Knowledge Sharing for Climate Change Adaption

Resilience to climate change impacts in Tanzania's coastal villages

Associated Organization: Coastal Resources Center, University of Rhode Island, USA

The Tanzania Coastal Management Partnership is carrying out vulnerability assessments in several villages on the mainland coast and Zanzibar with the support of the U.S. Agency for International Development through the Pwani (Coast) Project.

Themes: Crosscutting Issues

Regions: East Africa

Countries: Tanzania

Followers: 1 people are following this project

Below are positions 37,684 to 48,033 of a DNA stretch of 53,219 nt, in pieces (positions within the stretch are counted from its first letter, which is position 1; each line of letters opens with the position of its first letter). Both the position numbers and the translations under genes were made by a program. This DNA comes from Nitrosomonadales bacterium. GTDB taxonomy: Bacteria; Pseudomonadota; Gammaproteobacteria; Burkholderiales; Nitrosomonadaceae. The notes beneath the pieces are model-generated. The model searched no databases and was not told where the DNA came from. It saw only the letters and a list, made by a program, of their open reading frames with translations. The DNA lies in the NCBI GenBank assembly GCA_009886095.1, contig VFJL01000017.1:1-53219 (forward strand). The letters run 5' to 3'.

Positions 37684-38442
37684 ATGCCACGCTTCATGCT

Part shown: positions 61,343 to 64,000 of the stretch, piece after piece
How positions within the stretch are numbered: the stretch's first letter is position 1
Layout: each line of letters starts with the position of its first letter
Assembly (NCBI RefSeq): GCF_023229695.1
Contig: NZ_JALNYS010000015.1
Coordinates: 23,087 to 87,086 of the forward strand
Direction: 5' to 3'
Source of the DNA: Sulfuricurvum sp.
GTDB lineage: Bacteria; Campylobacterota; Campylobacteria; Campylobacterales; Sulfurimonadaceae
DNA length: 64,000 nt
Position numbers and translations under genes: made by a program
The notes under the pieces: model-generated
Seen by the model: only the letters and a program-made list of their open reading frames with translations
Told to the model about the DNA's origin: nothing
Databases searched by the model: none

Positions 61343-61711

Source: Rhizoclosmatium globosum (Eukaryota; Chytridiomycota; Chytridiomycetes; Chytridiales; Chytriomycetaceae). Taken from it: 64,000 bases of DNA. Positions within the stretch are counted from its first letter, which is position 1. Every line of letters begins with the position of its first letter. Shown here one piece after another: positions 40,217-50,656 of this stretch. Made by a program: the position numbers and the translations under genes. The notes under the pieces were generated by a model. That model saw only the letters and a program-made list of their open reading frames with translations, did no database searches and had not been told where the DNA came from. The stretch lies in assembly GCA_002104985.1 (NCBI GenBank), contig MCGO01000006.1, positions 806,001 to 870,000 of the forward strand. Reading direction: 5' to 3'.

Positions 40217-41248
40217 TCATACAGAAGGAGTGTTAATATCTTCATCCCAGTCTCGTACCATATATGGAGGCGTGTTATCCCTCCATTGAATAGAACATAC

Overview: Climate changes are among major challenges affecting the Tanzanian coast and the impacts are anticipated to intensify in the future, resulting in significant alteration of natural habitats and coastal ecosystems, and increased coastal hazards in low-lying areas. These changes affect fishers, coastal communities and resource users, recreation and tourism, and coastal infrastructure. Experience shows that it is the poorest, who are most dependent on natural resources for livelihood, that are most exposed to climate hazards and changes affecting the environment. Yet, they are also the ones least equipped to deal with the consequences.The Tanzania Coastal Management Partnership (TCMP) is a joint initiative between Vice President’s Office through the National Environment Management Council (NEMC) in Tanzania, United States Agency for International Development (USAID) and the Coastal Resources Center/University of Rhode Island (CRC/URI) in USA. TCMP is currently implementing the Pwani Project: Conservation of Coastal Eco-Systems in Tanzania which started in December 2009 and will continue through 2013.ApproachOver the life of the current project, the Pwani Project seeks to demonstrate, document and learn from the practical experience of conducting vulnerability assessments and adaptation planning in seven coastal villages. Each village is selected with district and village concurrence based on three criteria: 1) expressed interest, 2) diversity of vulnerability characteristics, and 3) opportunities for proactive adaptation actions.Current activitiesVulnerability assessments are being completed for two villages in Bagamoyo District with the assistance of the Tanzania Center for Energy and Environmental Science and Technology (CEEST).  Selected implementation activities are being carried out as well by the Traditional Energy Association (TaTEDO).  Mlingotini is located directly on the coast, within Lazy Lagoon. and Kitonga village is located in the flood plain of the Ruvu River which discharges to the Indian Ocean just north of Bagamoyo town.The vulnerability assessment utilize participatory rural appraisal techniques in combination with other aspects of a vulnerability assessment to engage villagers in order to capture and document local knowledge about the environmental changes experienced in their villages. Project activities draw upon Adapting to Coastal Climate Change: A Guidebook for Development Planners, prepared for the U.S. Agency for International Development.  http://pdf.usaid.gov/pdf_docs/PNADO614.pdfInitial findings and issuesSome, but not all of the observed impacts in the coastal villages are clearly linked to climate change. For example, in the Mlingotini village the residents have been using the same water sources since the 1950s and now observe that the water has become saline. The perception is that this is a result of sea water intrusion into the aquifer. Similarly, it is thought that sea-level rise has inundated some wells, which until recent years were far from the sea.  Kitonga village is affected by seasonal flooding as well as drought and fuel shortages which place stresses on the community that are expected to worsen under any climate change scenario.TCMP Pwani will complete the full process of adaptation planning and implementation of early adaptation actions in the two villages in Bagamoyo in 2011. The network of villages involved in vulnerability assessments and adaptation by working in Jambiani village within the Menai Bay Conservation Area, Zanzibar. A number of detailed studies to characterize and understand the dynamics of shoreline change in Bagamoyo District will make it easier to assess the links between village issues and climate change impacts.A learning based approachTCMP Pwani and CEEST will also conduct a workshop in 2011 to generate Prepare reflections on the assessment and strategy process contributing to a revised process and sharing of good practices in coastal adaptation with other districts, organizations and villages along Tanzania’s coast.  The documents produced through the activity will be shared widely.